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Congressional Leaders Moving Forward Again on Self-Driving Cars

August 8, 2019   |   Atlanta | Detroit Metro | Columbus | Dallas | Delaware | Elkhart | Fort Wayne | Grand Rapids | Indianapolis | Los Angeles | Minneapolis | San Diego | Washington, D.C.

The issue of self-driving cars has been under consideration by Congress since the House passed legislation in September 2017 – which then stalled in the Senate – and is now becoming an area of renewed focus by committees in both chambers. The House Energy and Commerce Committee and the Senate Commerce, Science and Transportation Committee reportedly are engaging selected stakeholders such as automakers, safety groups and other interested parties to participate in what appears to be a bipartisan and bicameral self-driving car bill.

In particular, safety issues have been at the forefront of the autonomous vehicle regulation debate. Other concerns have included cybersecurity issues and vehicle standards that would be necessary in self-driving vehicles.

Congressional committees are seeking input from select stakeholder groups by Aug. 23, 2019 to help form the basis for what issues and concerns should be addressed in future legislation. With bipartisan support in both chambers, movement may come quickly on committee hearings and bill drafts after Congress resumes its session after the August recess.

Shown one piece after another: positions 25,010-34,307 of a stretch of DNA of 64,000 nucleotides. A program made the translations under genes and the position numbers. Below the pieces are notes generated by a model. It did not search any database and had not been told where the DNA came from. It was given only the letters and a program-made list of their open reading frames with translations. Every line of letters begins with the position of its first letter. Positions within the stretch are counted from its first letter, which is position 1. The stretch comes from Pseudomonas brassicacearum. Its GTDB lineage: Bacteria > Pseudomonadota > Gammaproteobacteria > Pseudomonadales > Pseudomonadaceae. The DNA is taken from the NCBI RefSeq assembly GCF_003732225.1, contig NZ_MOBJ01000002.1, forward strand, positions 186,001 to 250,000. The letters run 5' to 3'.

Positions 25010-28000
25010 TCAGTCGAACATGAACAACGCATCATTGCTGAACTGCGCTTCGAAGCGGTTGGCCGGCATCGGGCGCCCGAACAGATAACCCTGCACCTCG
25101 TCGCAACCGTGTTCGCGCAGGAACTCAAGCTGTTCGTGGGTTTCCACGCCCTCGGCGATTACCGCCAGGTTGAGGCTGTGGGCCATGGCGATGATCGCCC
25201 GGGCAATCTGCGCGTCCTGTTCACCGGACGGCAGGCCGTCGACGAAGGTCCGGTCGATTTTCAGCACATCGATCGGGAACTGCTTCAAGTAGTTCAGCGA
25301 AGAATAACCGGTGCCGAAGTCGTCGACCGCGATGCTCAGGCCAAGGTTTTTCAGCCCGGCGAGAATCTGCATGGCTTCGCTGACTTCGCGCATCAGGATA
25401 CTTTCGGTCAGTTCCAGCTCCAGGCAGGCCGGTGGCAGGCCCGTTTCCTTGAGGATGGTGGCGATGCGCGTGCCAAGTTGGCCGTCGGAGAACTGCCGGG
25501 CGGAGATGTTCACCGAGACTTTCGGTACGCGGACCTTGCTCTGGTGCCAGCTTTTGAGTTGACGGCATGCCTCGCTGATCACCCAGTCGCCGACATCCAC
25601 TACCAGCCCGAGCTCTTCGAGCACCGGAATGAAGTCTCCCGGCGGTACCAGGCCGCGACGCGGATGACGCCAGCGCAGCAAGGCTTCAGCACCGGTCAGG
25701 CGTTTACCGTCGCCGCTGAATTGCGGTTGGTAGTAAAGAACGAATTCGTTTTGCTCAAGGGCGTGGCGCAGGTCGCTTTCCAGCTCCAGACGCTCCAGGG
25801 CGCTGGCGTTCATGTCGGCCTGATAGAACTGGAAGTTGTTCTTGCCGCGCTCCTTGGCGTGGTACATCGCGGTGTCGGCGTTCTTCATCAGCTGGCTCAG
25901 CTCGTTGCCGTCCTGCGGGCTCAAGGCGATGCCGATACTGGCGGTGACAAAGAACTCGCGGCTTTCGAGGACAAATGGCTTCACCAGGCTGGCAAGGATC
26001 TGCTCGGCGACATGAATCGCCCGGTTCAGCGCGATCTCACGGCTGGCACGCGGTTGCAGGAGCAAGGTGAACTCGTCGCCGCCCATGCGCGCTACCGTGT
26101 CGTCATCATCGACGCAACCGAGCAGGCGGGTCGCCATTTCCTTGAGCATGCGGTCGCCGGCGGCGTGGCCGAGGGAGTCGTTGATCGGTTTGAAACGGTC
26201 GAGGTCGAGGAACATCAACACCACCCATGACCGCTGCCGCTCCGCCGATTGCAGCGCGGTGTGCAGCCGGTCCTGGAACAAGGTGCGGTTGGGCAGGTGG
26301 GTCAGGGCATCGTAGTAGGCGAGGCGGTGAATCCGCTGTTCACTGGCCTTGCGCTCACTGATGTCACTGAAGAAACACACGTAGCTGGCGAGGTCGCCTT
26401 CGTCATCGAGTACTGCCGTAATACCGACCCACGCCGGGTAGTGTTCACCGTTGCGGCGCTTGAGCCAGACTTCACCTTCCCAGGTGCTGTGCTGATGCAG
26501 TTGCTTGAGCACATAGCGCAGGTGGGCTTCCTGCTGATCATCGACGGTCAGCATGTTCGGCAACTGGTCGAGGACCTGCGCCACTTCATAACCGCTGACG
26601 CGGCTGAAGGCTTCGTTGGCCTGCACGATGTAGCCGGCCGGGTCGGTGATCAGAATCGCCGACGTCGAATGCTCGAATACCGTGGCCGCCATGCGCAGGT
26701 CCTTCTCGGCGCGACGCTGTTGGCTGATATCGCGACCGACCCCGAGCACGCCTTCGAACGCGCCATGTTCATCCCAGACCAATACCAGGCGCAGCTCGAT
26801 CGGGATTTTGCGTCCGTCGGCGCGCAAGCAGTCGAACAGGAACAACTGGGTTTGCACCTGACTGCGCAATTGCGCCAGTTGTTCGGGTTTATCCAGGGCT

Autonomous vehicles are expected to improve traffic safety by reducing the number of driver-error accidents, and to have a significant economic impact by creating time and productivity efficiencies and reducing the costs associated with accidents. Critics of the prior legislation remain concerned about safety issues and vehicle standards.

For more information about this topic, or about other topics involving the federal government, please contact the Barnes & Thornburg attorney with whom you work or Ron Miller at 202-408-6923 or ronnie.miller@btlaw.com

© 2019 Barnes & Thornburg LLP. All Rights Reserved. This page, and all information on it, is proprietary and the property of Barnes & Thornburg LLP. It may not be reproduced, in any form, without the express written consent of Barnes & Thornburg LLP.

This Barnes & Thornburg LLP publication should not be construed as legal advice or legal opinion on any specific facts or circumstances. The contents are intended for general informational purposes only, and you are urged to consult your own lawyer on any specific legal questions you may have concerning your situation.

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